The minister for faith has broken ranks on gay marriage to warn that David Cameron’s controversial legislation could have a string of ‘unintended consequences’. In a letter leaked to the Daily Mail, Baroness Warsi suggests schools could be required to teach about same-sex unions, while individual priests and churches who refuse to conduct them risk being sued.

Standing and Delivering

Linda Greenhouse - New York Times

Is it heretical of me, or merely quirky, to find myself nearly as fascinated by the procedural game the Supreme Court is playing in the same-sex marriage cases as I am by the underlying merits of the two appeals the court has agreed to decide?


Labor should forget surplus - Fitzgibbon

Lisa Martin - Courier Mail

A senior Labor figure has broken ranks to call on the federal government to give up on delivering a budget surplus next year. Government whip Joel Fitzgibbon says Labor should give up on delivering a budget surplus and that the public will understand the U-turn because the global economic picture is still bleak. On Thursday it was revealed that Treasury has reportedly advised the government to dump its commitment to a surplus, warning a slump in nominal economic growth poses a threat to revenue.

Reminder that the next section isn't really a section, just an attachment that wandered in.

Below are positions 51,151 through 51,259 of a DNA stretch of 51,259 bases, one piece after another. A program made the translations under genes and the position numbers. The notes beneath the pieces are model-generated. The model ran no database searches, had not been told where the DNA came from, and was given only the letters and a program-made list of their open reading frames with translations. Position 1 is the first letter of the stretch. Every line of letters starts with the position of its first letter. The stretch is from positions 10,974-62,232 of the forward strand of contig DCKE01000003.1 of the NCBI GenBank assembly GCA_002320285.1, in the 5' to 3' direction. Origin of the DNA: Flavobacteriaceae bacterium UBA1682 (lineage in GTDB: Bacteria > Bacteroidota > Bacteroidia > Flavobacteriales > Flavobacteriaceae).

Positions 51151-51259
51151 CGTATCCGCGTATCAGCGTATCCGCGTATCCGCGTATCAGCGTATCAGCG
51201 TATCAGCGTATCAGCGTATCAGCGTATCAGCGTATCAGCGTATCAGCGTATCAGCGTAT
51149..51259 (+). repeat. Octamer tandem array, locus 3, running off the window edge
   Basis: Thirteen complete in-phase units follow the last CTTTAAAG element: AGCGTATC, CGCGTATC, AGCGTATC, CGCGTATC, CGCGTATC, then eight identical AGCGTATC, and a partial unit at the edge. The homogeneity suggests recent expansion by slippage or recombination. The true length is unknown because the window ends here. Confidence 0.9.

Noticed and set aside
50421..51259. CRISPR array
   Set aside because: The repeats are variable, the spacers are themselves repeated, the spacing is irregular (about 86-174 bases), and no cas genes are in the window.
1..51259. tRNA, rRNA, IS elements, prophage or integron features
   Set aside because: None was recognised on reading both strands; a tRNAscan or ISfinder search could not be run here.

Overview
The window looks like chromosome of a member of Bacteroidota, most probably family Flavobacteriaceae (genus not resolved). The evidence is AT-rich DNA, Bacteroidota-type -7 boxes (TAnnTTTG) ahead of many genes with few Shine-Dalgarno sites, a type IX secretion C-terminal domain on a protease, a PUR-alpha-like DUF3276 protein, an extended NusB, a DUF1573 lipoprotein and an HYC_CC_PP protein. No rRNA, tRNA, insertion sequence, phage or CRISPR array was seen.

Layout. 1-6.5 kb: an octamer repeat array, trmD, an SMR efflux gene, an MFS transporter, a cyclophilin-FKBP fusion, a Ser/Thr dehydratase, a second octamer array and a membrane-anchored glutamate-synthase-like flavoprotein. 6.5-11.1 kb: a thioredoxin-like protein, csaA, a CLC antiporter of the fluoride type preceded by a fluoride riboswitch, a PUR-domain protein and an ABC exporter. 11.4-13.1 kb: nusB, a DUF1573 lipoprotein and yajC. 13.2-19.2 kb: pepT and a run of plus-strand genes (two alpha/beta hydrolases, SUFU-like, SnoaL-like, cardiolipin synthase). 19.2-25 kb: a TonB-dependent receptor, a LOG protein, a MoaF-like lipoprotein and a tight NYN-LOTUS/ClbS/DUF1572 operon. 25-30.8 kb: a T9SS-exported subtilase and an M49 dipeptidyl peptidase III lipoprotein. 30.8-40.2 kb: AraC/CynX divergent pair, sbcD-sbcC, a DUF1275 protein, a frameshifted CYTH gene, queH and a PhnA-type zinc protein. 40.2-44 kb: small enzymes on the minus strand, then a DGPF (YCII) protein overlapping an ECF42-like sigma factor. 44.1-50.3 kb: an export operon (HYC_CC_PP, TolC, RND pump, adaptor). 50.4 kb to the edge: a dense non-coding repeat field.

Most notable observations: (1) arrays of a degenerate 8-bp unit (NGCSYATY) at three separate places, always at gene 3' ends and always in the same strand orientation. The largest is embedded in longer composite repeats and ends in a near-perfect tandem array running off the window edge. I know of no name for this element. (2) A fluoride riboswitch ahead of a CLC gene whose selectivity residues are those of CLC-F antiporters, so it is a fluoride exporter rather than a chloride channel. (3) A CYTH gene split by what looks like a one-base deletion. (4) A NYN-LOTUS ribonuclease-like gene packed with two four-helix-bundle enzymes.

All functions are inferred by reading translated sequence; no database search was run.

Corruption probes to dog Labor for years

Adam Bennett - AAP

The Independent Commission Against Corruption (ICAC) announced in August that it would hold a series of inquiries into the actions of the former NSW Labor government, in particular, the action of former ministers in relation to the granting of coal exploration licences in the state. With comparisons to a scale of corruption not seen since the days of the notorious Rum Corps, the evidence heard so far has been sensational.

'It's too much work': Gallagher moves quick on Assembly expansion

Noel Towell - Canberra Times

Chief Minister Katy Gallagher is moving quickly on her plans for more politicians in the ACT Legislative Assembly, appointing a working group to advise her on the expansion. Ms Gallagher said on Thursday morning that ACT Electoral Commissioner Phil Green would chair a five-member panel that would report to cabinet on the idea by March 2013.

Remember, politicians are people too

Greg Craven - The Australian

As every columnist knows, sincerity is the second-last refuge of a scoundrel. Miserable sincerity is worse; it combines depression with desperation. But at the close of the political year I am - frankly - miserably depressed. Sincerely.